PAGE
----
Like it or not, smartphones have become a necessary (if not addictive) part of our everyday work and personal lives. From email to social media to text messaging and Facetime, "if we’re honest," says Jason Corsello, vice president of Cornerstone OnDemand, "these pocket-sized computers are a huge part of the way we live and, similarly, the way we work." Mobile devices have completely transformed the way that we communicate, creating opportunities to increase productivity but also introducing more distractions to our time-crunched lives. Now that BYOD has become an integral part of many businesses, how should companies tackle mobile management to get the most out of their mobility programs?
According to Corsello, when it comes to mobility management, "Too many companies split responsibilities among the IT department (to deal with tech issues), the finance department (to help pay the bill), and the employee (to own the device)." However, it's important that companies develop a deeper understanding of mobile behavior as well as tracking these three departmental areas in order to optimize their mobile programs.
The Multi-Platform, Mobile Workforce
"Mobility management is an increasingly different challenge from the days of early data devices (see: BlackBerry’s first model)," Corsello says. "As such, mobile programs are no longer limited to a handful of executives, all using the same phone, covered by one of three voice plans on the same carrier." Employees now carry an array of mobile devices that use multiple platforms (iOS, Windows and Android), data and voice plans. According to research from CIO, mobility managers today oversee an average of 1.5 devices per employee. Corsello notes, "What’s more, mobile data and the explosion of cloud applications have quite literally turned smartphones into computers, connecting people with calendars, contacts, work applications and the information they need to do their jobs from anywhere."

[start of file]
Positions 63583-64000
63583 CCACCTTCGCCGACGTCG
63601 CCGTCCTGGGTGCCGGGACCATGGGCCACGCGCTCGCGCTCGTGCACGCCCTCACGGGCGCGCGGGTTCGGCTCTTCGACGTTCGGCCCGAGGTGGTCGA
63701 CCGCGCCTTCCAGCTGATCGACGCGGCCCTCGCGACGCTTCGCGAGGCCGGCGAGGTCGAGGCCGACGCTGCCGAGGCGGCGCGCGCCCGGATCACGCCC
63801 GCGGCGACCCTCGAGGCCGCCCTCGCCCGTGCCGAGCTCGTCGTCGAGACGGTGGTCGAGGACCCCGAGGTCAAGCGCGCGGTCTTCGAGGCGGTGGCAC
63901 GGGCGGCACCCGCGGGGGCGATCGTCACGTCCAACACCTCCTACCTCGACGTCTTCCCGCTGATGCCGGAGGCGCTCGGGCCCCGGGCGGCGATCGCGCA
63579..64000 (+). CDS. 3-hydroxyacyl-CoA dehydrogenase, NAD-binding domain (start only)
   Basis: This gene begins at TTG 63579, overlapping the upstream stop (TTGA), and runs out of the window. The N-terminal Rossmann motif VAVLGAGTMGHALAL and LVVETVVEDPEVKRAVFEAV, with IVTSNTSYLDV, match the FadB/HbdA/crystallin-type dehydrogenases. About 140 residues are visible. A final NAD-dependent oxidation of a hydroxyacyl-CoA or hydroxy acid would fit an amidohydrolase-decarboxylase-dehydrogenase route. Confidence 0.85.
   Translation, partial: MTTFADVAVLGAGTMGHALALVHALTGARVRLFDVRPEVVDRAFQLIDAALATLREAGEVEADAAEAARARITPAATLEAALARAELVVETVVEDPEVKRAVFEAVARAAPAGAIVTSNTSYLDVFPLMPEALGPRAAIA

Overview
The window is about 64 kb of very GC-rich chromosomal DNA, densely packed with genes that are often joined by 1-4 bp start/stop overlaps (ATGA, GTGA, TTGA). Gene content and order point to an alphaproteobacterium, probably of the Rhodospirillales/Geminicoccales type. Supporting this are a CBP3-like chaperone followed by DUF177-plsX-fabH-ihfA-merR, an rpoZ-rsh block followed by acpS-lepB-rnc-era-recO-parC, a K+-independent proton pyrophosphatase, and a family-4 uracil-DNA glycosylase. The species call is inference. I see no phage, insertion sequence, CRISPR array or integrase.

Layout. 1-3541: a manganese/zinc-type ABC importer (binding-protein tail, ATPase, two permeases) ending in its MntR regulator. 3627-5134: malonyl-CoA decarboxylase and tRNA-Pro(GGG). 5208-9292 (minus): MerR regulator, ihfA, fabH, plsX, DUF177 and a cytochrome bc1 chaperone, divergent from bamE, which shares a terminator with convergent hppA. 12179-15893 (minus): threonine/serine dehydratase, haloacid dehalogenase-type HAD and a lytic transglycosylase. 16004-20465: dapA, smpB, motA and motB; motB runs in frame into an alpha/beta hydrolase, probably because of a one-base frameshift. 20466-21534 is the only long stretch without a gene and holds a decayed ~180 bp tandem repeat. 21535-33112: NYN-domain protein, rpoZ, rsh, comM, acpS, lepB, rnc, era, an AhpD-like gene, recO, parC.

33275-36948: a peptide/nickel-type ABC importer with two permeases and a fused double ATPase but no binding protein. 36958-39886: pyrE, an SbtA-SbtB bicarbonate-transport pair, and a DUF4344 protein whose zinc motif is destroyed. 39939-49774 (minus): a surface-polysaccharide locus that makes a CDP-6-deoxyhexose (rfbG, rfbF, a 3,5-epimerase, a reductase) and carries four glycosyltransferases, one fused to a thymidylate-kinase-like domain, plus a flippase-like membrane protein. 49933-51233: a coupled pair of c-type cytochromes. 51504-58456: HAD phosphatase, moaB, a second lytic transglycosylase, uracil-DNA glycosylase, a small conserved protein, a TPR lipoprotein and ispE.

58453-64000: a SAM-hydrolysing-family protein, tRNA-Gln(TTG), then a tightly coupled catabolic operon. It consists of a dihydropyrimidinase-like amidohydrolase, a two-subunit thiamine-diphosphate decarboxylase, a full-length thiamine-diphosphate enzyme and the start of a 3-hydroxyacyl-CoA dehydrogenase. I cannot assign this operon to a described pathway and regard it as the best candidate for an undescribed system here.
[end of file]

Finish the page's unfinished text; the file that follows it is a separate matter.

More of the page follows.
The Details Are in the Data
An eMarketer study found there will be 4.55 billion mobile users worldwide this year — meaning that there will be no shortage of data being exchanged between all of these devices. This presents an important opportunity for businesses. "Deciphering data can be confusing, but utilizing data software, for example, can help you understand what applications your employees are using and how they are engaging with one another on their devices," Corsello says. "It can even be a money saver, if you’re able to cut back on mobile initiatives that aren’t useful or engaging for employees." Companies that want to build productive, more connected and collaborative company cultures will have a strong lead over their competitors if they take advantage of the mobile data available to them. Corsello adds, "Companies need to take the time to dive deeper than the device itself if they really want to know their workforce."
H/T Human Capitalist
Photo: Can Stock
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